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Toshiba TDP-ET20 review: Toshiba TDP-ET20

Toshiba's TDP-ET20 is an integrated DVD player and speaker system that you can literally point and play without using any other devices. Its unique close-projection technology can display super-size images in a room the size of a cupboard, but its space-saving concept is let down by poor sound and only acceptable image quality

Richard Arrowsmith
4 min read

As an all-inclusive system that lets you watch large screen pictures with sound in the smallest of spaces, this projector offers ultimate convenience.


Toshiba TDP-ET20

The Good

Convenience; close projection; futuristic design; ease of use; acceptable image quality.

The Bad

Downscaled images; noisy fan; insubstantial sound.

The Bottom Line

Toshiba's ET20 is a one-stop solution for watching big screen films in a small space. You need less than a metre to plug-and-play with integrated DVD player and speakers, but images are average and the sound is almost irrelevant

The integrated DVD player and speaker system mean you can literally point and play without using any other devices, while the unique close-projection technology can display super-size images in a room the size of a cupboard.

You have to choose between all-in-one functionality and overall performance, though. The success of its space-saving concept is slighted by ineffective sound that claims surround effects but has to compete with loud fan noise, while image quality is acceptable but not exceptional.

The ET20 looks like it was shipped straight from the set of Star Wars -- the sculpted, futuristic design resembles Darth Vader's headgear and is finished in a similarly menacing gloss black.

The integrated DVD player and speakers are cunningly disguised with only a slot-loading disc drawer at the base exposing its all-in-one functionality. There's a row of unresponsive controls across the rear that can be used for manual playback or to painstakingly steer through the menu system on screen.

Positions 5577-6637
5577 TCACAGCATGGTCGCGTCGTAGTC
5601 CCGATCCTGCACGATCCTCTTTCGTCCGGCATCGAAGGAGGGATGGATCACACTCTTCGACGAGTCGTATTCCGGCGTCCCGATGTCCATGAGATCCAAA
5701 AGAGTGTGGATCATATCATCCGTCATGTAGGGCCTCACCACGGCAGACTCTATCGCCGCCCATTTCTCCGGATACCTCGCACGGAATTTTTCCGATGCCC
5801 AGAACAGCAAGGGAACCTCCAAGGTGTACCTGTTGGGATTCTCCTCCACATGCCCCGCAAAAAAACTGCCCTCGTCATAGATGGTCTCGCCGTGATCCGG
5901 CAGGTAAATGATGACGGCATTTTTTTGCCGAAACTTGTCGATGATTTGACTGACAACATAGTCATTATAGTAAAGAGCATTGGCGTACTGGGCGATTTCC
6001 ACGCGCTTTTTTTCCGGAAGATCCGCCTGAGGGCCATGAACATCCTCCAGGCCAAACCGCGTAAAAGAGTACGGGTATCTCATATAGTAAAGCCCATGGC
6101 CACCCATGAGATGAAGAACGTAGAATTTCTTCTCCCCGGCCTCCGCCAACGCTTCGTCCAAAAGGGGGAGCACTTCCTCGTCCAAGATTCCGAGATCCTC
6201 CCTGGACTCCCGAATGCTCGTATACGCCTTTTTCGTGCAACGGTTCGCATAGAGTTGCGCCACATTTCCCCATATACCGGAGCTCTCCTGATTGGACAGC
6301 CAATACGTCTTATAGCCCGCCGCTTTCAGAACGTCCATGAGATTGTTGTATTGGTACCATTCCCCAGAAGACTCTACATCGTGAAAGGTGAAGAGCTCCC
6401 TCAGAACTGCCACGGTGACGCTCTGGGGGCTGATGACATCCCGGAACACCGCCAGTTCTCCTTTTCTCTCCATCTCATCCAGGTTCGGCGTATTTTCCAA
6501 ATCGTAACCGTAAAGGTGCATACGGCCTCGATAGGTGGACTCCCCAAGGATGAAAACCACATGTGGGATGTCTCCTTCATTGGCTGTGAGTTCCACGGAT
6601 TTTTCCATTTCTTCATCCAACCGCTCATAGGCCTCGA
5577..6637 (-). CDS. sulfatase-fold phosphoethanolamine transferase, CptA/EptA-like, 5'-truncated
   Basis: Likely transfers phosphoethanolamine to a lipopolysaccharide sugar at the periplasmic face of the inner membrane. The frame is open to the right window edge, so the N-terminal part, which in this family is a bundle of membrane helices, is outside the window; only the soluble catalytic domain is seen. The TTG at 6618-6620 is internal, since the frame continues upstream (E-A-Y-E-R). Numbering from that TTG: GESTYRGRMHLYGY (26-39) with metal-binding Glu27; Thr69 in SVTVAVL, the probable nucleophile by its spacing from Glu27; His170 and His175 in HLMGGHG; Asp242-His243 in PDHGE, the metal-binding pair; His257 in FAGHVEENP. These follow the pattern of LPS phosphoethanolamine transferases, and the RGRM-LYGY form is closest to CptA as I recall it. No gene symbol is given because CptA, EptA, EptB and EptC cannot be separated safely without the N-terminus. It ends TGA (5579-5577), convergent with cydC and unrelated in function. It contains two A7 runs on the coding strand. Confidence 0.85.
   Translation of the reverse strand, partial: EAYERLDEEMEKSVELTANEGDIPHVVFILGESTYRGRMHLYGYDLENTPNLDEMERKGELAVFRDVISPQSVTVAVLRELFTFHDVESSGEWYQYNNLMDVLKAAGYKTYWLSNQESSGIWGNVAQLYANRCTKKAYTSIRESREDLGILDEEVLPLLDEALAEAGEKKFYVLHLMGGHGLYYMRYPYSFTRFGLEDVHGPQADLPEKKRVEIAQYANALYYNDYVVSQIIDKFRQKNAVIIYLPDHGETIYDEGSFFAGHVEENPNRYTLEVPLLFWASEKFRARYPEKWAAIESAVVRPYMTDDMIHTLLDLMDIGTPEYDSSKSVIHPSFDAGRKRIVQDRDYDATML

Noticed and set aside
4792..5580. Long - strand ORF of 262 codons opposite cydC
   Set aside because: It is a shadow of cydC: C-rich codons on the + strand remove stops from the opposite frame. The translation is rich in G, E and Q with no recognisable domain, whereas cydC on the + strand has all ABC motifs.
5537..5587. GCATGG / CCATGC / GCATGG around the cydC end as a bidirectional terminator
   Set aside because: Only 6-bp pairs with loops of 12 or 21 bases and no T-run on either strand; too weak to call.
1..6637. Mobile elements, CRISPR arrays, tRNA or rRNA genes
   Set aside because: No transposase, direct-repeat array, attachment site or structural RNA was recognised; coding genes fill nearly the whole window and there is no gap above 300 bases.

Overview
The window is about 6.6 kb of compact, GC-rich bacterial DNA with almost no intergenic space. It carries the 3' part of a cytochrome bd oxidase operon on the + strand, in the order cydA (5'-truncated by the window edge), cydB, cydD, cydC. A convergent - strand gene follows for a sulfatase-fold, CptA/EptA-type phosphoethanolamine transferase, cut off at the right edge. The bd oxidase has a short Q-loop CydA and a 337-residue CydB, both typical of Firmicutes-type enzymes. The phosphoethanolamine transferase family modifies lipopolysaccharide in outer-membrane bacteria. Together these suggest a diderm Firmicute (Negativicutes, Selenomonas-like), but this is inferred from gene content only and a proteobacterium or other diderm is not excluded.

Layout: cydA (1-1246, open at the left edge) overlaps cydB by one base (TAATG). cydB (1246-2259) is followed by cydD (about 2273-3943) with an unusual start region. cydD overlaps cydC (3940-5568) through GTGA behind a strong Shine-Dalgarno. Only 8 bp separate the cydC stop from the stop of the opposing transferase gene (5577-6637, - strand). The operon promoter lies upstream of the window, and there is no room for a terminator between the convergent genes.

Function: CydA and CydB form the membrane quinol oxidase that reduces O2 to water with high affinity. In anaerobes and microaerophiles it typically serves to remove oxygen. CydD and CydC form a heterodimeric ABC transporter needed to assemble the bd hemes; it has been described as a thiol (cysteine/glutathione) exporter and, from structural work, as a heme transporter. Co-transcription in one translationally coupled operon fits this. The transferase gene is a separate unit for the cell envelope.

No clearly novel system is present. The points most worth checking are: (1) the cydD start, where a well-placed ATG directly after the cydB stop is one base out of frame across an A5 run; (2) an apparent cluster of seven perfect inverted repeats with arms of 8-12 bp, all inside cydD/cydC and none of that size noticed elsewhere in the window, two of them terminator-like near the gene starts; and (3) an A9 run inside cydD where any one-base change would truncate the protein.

A scooped-out section at the front supports the lens. All connections are arranged beneath this for easy accessibility and to keep cables hidden with close-projection placements. There are four adjustable feet at the base that can be easily screwed to alter the height of the projected image -- but the scope is limited.

Although the unit features its own DVD player you can connect an alternative player using a wide range of video inputs. There's no dedicated Scart but Toshiba has supplied an adaptor that can be connected to low-quality AV inputs. You'll get the best performance, however, using either the analogue component inputs or the digital HDMI input. The projector will accept 720p and 1080i high-definition signals but these are downscaled to fit the relatively low native resolution.

There's a standard PC terminal with an audio input/output that can be used for business or Media Center applications, and a control terminal means you can operate the system from your desktop.

Standard stereo outputs are ignored but you can boost the sound by connecting the system to an external home cinema amplifier using a coaxial output. We recommend it as although there is an integrated sound system, it struggles to be heard over the loud cooling fan.

The tall, stylish remote is spacious and well-arranged, but without illuminated or even glow-in-the-dark keys it's difficult to use when the lights are dimmed, especially as the entire face and controls are black.